UK aid appeal after Asian disasters

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The Independent Online

British people were asked today to give what they could to help those left destitute by the devastating earthquakes and typhoons that have struck south-east Asia.

The Disasters Emergency Committee (DEC) will broadcast high profile radio and television appeals to help those affected by Typhoon Ketsana which hit the Philippines and parts of Vietnam and those left coping in the wake of huge earthquakes which struck western Sumatra.

In Indonesia the government has confirmed the death toll at 715 and more than 3,000 people are reported missing.

There are fears that the the number of those killed could rise to 1,300 as the full extent of the damage in rural areas becomes clear where whole villages have been flattened by landslides.

The United Nations said in a report that more than 1.1 million people live in the 10 quake-hit districts, 10,000 houses have collapsed, 19 public facilities were badly damaged, 50 schools destroyed and more than 80 mosques severely damaged.

Only the day before Wednesday's earthquake in Indonesia a tsunami in the South Pacific, sparked by a different quake, killed at least 170 people and left many thousands more homeless.

One of those killed was today revealed as two-year-old Alfie Cunliffe, the son of a British couple who was swept out to sea and lost when the wave struck.

DEC chief executive Brendan Gormley said: "The sheer number of natural disasters to hit the region in the last week is staggering and they have ripped apart the lives of millions of people in the affected areas.

"DEC member agencies are already responding despite the appalling conditions on the ground but we urgently need the public's help to fund their work.

"We recognise that these are difficult and uncertain times for many people in the UK too, but we have no doubt that there will still be a strong desire to help."

Further aid workers and emergency supplies have been leaving from Britain in recent days to help attempts to free the trapped and find the dead in Indonesia.

Oxfam yesterday sent extra staff with water treatment units and plastic sheeting for shelters from its warehouse in Bicester, Oxfordshire.

Oxfam aid worker Ian Bray, who is in Sumatra, said: "Our partners have been working day and night to get emergency aid to those who need it.

"The needs are great and we will be bolstering our aid response in the coming days to assist families caught up in this grave disaster. The support of the British public is vital to help us help the people of Sumatra."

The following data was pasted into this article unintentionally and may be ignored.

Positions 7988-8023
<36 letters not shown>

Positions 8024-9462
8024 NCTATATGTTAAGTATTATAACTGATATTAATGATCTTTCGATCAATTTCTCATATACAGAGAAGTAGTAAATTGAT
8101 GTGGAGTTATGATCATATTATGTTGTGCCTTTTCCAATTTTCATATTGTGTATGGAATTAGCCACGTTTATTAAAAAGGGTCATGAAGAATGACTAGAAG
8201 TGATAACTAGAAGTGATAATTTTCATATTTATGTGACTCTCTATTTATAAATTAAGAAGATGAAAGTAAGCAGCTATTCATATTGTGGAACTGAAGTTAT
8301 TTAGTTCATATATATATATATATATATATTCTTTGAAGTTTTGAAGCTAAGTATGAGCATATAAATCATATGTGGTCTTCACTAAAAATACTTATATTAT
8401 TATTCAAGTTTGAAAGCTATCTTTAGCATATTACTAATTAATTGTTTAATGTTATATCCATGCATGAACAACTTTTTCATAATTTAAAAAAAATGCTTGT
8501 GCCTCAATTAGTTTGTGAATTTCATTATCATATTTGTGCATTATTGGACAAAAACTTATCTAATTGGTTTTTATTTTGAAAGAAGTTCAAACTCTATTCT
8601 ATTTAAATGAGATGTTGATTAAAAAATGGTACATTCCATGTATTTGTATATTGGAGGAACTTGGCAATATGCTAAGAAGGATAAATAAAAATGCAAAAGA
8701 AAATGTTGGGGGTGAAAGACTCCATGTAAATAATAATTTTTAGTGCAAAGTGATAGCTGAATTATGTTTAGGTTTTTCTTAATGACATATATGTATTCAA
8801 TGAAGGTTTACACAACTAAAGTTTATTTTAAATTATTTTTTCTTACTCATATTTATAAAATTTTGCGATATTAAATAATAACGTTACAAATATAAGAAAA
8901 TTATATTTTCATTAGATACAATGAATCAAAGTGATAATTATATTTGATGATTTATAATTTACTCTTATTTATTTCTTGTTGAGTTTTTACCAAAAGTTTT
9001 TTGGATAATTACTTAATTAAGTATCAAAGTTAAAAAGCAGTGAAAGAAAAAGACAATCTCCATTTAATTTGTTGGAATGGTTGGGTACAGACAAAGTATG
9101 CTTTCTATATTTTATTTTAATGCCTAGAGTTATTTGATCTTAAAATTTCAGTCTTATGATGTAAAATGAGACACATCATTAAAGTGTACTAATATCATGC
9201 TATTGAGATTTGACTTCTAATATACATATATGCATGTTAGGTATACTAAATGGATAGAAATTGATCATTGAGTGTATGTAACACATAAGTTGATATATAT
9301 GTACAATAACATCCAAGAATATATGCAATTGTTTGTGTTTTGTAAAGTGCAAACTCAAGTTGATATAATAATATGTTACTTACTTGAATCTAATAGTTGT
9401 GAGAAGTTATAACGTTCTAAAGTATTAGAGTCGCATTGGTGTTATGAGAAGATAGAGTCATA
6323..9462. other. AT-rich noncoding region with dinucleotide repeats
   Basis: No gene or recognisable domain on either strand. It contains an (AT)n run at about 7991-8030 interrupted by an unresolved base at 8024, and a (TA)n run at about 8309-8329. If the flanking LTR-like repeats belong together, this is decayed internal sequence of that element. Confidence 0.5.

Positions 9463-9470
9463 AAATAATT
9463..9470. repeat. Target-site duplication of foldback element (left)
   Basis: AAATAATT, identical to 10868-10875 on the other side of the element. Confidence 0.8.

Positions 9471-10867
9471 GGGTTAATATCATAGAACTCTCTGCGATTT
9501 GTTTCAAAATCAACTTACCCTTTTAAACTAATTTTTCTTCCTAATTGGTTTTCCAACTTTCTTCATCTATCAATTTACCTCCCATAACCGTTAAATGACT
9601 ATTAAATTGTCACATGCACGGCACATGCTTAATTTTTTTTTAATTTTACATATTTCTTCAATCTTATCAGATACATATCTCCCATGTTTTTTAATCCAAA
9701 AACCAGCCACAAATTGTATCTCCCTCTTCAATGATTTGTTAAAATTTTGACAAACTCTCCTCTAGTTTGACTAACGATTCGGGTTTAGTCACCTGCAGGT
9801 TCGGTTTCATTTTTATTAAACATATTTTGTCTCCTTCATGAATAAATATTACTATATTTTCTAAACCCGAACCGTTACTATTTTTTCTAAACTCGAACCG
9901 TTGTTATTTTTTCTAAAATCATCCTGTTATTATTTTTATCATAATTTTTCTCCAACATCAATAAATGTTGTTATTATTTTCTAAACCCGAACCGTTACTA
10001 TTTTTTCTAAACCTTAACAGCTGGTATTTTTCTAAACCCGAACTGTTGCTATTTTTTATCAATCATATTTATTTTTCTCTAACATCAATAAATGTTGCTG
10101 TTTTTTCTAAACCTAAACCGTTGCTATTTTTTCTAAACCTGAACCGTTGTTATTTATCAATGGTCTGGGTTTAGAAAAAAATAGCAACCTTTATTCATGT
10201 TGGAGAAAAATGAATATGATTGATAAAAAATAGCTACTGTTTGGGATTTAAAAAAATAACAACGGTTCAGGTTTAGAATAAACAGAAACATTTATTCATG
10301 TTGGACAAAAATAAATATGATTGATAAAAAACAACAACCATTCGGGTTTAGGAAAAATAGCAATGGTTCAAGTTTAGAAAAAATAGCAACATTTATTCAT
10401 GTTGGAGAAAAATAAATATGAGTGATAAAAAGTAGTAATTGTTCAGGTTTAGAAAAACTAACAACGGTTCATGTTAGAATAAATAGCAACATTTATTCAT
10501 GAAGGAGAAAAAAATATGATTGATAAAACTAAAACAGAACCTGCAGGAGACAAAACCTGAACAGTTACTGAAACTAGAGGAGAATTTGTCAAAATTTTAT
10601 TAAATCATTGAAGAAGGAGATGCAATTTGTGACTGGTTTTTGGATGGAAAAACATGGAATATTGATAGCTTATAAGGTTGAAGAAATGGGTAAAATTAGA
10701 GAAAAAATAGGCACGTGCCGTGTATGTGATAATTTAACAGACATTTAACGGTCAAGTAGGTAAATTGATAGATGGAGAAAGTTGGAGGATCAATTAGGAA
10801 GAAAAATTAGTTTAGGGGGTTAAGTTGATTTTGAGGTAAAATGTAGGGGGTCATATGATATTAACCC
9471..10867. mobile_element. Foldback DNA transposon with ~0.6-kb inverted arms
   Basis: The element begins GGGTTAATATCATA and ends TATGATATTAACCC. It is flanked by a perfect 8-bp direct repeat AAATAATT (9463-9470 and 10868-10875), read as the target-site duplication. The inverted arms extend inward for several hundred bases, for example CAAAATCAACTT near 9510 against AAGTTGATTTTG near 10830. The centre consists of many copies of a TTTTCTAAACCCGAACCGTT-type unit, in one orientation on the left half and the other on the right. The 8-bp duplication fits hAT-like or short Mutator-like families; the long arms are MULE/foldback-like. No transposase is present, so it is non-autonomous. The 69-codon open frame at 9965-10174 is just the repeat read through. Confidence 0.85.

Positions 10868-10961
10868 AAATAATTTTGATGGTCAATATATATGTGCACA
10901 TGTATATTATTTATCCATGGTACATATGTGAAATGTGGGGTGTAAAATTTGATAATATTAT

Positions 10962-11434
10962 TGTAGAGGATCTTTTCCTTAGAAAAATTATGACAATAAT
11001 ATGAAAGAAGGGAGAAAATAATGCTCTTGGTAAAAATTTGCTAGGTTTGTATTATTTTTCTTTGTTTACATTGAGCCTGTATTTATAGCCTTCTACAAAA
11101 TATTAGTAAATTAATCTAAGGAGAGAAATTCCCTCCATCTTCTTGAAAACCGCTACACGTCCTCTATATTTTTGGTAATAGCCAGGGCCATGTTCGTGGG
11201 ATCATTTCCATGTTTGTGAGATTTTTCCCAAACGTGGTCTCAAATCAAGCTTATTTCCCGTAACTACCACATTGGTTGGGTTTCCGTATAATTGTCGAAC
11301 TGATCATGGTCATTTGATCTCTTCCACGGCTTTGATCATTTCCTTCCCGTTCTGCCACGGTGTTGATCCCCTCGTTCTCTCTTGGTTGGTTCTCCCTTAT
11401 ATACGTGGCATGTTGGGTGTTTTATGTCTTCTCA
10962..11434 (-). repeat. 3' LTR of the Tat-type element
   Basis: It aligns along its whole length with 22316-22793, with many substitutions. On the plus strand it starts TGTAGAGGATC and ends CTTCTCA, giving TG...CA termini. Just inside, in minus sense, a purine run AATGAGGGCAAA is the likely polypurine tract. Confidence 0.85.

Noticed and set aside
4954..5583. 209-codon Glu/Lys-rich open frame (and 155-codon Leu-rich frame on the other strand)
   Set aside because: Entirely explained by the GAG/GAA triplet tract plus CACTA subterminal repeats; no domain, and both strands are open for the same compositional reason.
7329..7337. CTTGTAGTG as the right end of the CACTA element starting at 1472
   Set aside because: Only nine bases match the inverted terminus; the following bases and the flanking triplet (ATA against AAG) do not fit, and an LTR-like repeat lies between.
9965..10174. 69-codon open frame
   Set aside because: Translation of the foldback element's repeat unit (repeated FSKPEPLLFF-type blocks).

A team from the British Red Cross left London's Heathrow airport yesterday in order to co-ordinate the charity's distribution of aid in the devestated region.

Jamie Richardson, who is leading the group, said: "The Red Cross is an international organisation and each country has its own national society but in a situation like this we will rally round and support them during this time of crisis.

"This can only happen with donations from the public. It doesn't matter how much or how little it is, it all comes together in the same pot. The relief effort is going to cost millions of pounds."

A 16-strong team from the search and rescue charity Rapid UK was the first official search crew from Britain to arrive in the crisis-hit country on Friday night.

Another plane-load of search and rescue personnel, organised by the Department of International Development, touched down just after 8pm last night to join in the effort.

Sixty-five UK firefighters with more kit for the relief effort were grounded at Gatwick Airport on Friday when a government-chartered aircraft developed a fault.

The hold-up frustrated British officials, who acknowledged that time was running out for people trapped in collapsed buildings.

But the military offered to help and an RAF C17 aircraft flew the search and rescue experts and 17 tonnes of aid from RAF Brize Norton in Oxfordshire to Padang on the island of Sumatra.

The British survivors of the South Pacific tsunami yesterday spoke of their desperate scrambles to safety.

Anna and Christopher Griffiths, originally from Pembrokeshire but currently living in Auckland, New Zealand, were staying in Samoa to celebrate their 30th birthdays.

They recalled scrambling up a hill to flee with "two lines of white water absolutely powering" at them.

Mrs Griffiths said: "I can't sleep, I haven't slept, because I can still hear that roar. I can constantly hear it."

Tom Gogola, 22, from East Allington, near Kingsbridge, Devon, was surfing in the water off Samoa when the tsunami came racing into land, his father said.

Instead of heading for the shore, he decided to paddle towards the giant waves and get into a boat.

He was later reunited back on shore with his partner, Rachel Cant, but they lost all their possessions.

His father Steve, from Plymouth, Devon, said: "I thought, it's typical of Tom to be surfing. He said it was unreal."

The two-year-old son of a British couple swept out to sea is missing and feared to be among the victims of the tsunami.

The two earthquakes are not the only natural disasters to have blighted the region in the past week.

Floods crushed homes in Cambodia and Vietnam and submerged much of the Philippine capital Manila, where more than 330 people died.

Donation lines for the DEC appeal and the online giving website will open Sunday ahead of the main broadcast appeals, they can be made by ringing 0370 60 60 900 or at